The objective of this research is to delineate biochemical and genetic mechanisms regulating purine nucleotide synthesis in man. Studies of inherited enzyme defects underlying excessive purine nucleotide and uric acid production in some patients with gout have contributed to concepts of the control of rates of purine synthesis de novo. Superactivity of phosphoribosylpyrophosphate (PRPP) synthetase (PRS), which catalyzes synthesis of the regulatory substrate PRPP, is one such defect. The proposed investigations focus on defining genetic and protein structural determinants of the activity of normal human PRS and on identifying genetic and protein structural aberrations underlying inherited PRS superactivity. Molecular cloning, protein structural, and enzyme kinetic methods will be employed to pursue this Specific Aim. Two cDNAs encoding proteins highly homologous to authentic PRSs have been cloned from human cDNA libraries. Despite striking sequence identity in protein coding regions, 3' noncoding regions of these hPRS cDNAs are divergent, suggesting separate hPRS genes coding for each. Full-length hPRS cDNAs complementary to hPRS mRNAs identified in human tissues will be isolated, characterized, and utilized as probes in several projects. 1) Kinetic characteristics and deduced amino acid sequences of normal and mutant hPRSs and PRSs characterized from bacterial and mammalian sources will be compared in order to define the structural basis of PRS activity. 2) Patterns of hPRS gene restriction and transcription and translation of hPRS genes will be examined to evaluate normal hPRS gene structure and expression and to identify provisional sites of derangement in genetic control of enzyme activity in cells with PRS superactivity. 3) Utilizing PCR and cDNA cloning methods, hPRS cDNAs will be cloned and characterized from cells of affected patients in order to define precise genetic defects underlying PRS superactivity. In these studies and in studies of the structure and function of normal hPRS gene products, expression of hPRS cDNAs will be attempted using an expression system in an E coli strain engineered to lack bacterial PRS. 4) Mapping of hPRS 1 and hPRS 2 genetic loci and identification of additional hPRS (pseudo)genes will be undertaken utilizing in situ chromosomal hybridization, pulsed field gel electrophoresis mapping and genomic DNA cloning. 5) Finally, genomic DNA libraries will be probed with hPRS cDNAs in order to clone and characterize normal and variant hPRS genes.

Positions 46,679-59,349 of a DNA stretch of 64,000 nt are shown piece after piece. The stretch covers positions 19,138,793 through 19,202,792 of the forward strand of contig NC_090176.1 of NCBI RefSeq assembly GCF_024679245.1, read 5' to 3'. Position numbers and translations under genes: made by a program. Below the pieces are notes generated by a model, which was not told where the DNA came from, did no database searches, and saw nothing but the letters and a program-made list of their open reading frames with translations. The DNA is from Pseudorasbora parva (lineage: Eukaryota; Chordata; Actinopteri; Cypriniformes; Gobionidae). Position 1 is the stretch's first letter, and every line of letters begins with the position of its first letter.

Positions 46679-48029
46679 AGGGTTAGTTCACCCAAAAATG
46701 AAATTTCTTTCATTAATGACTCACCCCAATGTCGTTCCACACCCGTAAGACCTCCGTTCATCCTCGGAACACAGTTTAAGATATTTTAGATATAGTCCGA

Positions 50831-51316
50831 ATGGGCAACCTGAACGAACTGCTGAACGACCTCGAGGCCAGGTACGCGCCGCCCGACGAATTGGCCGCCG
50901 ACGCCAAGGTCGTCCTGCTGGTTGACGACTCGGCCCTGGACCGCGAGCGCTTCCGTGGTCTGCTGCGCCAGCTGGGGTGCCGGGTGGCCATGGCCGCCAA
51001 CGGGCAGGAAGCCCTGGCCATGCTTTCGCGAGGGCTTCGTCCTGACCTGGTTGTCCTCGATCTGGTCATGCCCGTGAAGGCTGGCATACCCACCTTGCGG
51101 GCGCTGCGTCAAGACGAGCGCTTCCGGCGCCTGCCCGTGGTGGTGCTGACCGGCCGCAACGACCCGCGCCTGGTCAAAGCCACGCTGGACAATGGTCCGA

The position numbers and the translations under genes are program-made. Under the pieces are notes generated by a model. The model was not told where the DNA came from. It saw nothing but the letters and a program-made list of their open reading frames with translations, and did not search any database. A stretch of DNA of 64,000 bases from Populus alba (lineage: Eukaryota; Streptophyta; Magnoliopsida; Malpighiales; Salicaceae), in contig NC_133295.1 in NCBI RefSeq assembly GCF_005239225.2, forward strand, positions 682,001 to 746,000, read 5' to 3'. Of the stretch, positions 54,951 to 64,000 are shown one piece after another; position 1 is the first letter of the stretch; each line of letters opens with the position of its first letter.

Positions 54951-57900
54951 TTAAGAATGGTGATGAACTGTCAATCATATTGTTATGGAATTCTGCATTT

National Institute of Health (NIH)
National Institute of Diabetes and Digestive and Kidney Diseases (NIDDK)
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Biochemistry Study Section (BIO)
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University of Chicago
Schools of Medicine
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Garcia-Pavia, Pablo; Torres, Rosa J; Rivero, Manuel et al. (2003) Phosphoribosylpyrophosphate synthetase overactivity as a cause of uric acid overproduction in a young woman. Arthritis Rheum 48:2036-41
Becker, M A (2001) Phosphoribosylpyrophosphate synthetase and the regulation of phosphoribosylpyrophosphate production in human cells. Prog Nucleic Acid Res Mol Biol 69:115-48
Becker, M A; Ahmed, M (2000) Cell type-specific differential expression of human PRPP synthetase (PRPS) genes. Adv Exp Med Biol 486:10-May
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Becker, M A; Taylor, W; Smith, P R et al. (1996) Overexpression of the normal phosphoribosylpyrophosphate synthetase 1 isoform underlies catalytic superactivity of human phosphoribosylpyrophosphate synthetase. J Biol Chem 271:19894-9
Becker, M A; Smith, P R; Taylor, W et al. (1995) The genetic and functional basis of purine nucleotide feedback-resistant phosphoribosylpyrophosphate synthetase superactivity. J Clin Invest 96:2133-41
Fry, D W; Becker, M A; Switzer, R L (1995) Inhibition of human 5-phosphoribosyl-1-pyrophosphate synthetase by 4-amino-8-(beta-D-ribofuranosylamino)-pyrimido[5,4-d]pyrimidine-5'- monophosphate: evidence for interaction at the ADP allosteric site. Mol Pharmacol 47:810-5
Becker, M A; Nosal, J M; Switzer, R L et al. (1994) Point mutations in PRPS1, the gene encoding the PRPP synthetase (PRS) 1 isoform, underlie X-linked PRS superactivity associated with purine nucleotide inhibitor-resistance. Adv Exp Med Biol 370:707-10
Roessler, B J; Nosal, J M; Smith, P R et al. (1993) Human X-linked phosphoribosylpyrophosphate synthetase superactivity is associated with distinct point mutations in the PRPS1 gene. J Biol Chem 268:26476-81

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